Monday, 29 May 2017

HMS Tarter 4th Commission 1970 6

We left Simonstown this morning, although many of us were hoping against hope that we would stay a bit longer, a small hole had been found in the hull but it had been patched and we were on our way to do a stint on Beira Patrol, the morning was spent running up and down just offshore while the engineers checked everything was in working order, we of course were back to keeping watches, no more slacking for us. We had left three crew members behind but thanks to the trials they managed to join us before we left the area.

The Beira Patrol was supposed to stop Rhodesia, which had declared unilateral independence from the UK getting oil, now I have read the Wikipedia entry on the patrol and it sounds intense but take it from me we didn't stop very much getting to Rhodesia. In fact it was quite easy for ships to hug the coast inside international waters and we couldn't touch them, the only ship I remember stopping was one which let us to exercise the boarding party.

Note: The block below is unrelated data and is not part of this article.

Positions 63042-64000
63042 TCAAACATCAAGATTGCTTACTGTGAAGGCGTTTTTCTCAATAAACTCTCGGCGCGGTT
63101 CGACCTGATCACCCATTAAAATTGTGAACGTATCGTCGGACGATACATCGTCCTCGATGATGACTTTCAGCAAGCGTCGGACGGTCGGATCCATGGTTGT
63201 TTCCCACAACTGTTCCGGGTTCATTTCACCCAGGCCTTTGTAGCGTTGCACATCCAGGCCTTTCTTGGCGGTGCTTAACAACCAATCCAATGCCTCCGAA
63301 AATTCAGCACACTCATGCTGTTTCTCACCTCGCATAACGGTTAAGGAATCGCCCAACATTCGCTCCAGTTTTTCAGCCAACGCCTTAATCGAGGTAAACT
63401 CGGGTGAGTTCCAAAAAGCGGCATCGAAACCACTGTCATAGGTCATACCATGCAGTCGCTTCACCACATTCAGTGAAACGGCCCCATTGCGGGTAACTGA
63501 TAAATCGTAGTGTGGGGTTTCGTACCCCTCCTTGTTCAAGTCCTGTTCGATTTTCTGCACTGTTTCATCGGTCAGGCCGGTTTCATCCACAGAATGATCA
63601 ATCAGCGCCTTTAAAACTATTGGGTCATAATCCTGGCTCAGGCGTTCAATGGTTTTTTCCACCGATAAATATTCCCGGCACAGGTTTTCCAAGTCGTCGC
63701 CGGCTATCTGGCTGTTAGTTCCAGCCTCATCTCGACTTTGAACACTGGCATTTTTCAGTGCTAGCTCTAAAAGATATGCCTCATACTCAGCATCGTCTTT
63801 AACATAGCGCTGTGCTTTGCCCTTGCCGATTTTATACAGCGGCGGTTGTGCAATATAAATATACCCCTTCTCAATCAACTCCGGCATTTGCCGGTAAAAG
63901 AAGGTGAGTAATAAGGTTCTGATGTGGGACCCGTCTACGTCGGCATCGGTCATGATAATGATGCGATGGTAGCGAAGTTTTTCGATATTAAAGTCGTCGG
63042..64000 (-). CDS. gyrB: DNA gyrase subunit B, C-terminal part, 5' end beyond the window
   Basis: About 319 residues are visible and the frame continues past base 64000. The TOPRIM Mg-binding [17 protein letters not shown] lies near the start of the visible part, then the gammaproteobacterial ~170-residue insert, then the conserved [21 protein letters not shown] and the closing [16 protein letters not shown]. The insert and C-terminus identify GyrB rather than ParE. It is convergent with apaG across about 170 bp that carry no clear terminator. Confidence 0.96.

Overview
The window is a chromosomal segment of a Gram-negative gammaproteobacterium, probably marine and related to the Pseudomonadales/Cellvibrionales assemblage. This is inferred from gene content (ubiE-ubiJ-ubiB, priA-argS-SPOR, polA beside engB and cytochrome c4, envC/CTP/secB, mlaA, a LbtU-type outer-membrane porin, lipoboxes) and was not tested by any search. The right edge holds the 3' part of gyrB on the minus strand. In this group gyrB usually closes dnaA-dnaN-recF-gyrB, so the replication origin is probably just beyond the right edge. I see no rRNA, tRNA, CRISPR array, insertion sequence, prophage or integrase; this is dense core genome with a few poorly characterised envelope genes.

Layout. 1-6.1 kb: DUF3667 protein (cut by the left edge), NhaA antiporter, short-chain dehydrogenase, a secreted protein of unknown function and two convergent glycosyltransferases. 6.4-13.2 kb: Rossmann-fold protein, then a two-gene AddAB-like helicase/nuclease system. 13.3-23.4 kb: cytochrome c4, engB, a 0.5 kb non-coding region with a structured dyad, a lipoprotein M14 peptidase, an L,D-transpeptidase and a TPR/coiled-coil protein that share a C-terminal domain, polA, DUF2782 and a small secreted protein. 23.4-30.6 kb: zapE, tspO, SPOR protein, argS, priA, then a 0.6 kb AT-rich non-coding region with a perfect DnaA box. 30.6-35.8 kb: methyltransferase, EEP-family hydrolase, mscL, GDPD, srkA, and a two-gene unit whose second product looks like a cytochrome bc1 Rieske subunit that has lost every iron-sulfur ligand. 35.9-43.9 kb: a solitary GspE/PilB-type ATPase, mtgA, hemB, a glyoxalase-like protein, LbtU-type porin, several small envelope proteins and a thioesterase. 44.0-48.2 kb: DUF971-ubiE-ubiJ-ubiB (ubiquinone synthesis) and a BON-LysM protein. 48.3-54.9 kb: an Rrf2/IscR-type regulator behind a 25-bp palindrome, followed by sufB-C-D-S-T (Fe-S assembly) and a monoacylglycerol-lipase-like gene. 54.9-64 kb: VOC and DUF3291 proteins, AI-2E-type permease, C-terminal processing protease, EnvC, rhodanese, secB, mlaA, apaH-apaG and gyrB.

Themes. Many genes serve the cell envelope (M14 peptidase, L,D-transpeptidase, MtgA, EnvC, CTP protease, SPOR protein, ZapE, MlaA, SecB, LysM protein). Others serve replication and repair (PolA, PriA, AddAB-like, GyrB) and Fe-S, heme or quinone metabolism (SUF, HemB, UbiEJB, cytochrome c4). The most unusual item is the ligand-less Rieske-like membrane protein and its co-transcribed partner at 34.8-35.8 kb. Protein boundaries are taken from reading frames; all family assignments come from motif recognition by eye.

We hit heavy weather on the journey around the Cape and it separated the boys from the men, the Tartar had two small 'wings' or stabilizers on either side of the hull which could be deployed in rough weather, but when goffers came over the bows we had to cling on regardless. We met up with RFA Resurgent to top up with supplies for the many weeks ahead at sea, at least six by all accounts, HMS Hermione was also on patrol but we were only to see her occasionally for a sporting event called 'The Beira Bucket'. This was literally an old bucket which went to the winners of several contests which could be held at sea or on flight decks, tugs of war, deck hockey, volley ball, etc. needless to say being the unsporting type I was not fazed by these antics and kept a low profile or was on watch.

Beira Bucket

RFA Resurgent
  All of us of course were overjoyed to see mail drops by Shackleton's, who, contrary to what I said earlier were RAF and not South African, flying from Madagascar. It was going to be a long summer.


  1. A small hole patched and on our way - these days on a Type 45 it's a complete main propulsion failure and back home for a £5Bn re-build.

    1. Thankfully different days and a different navy.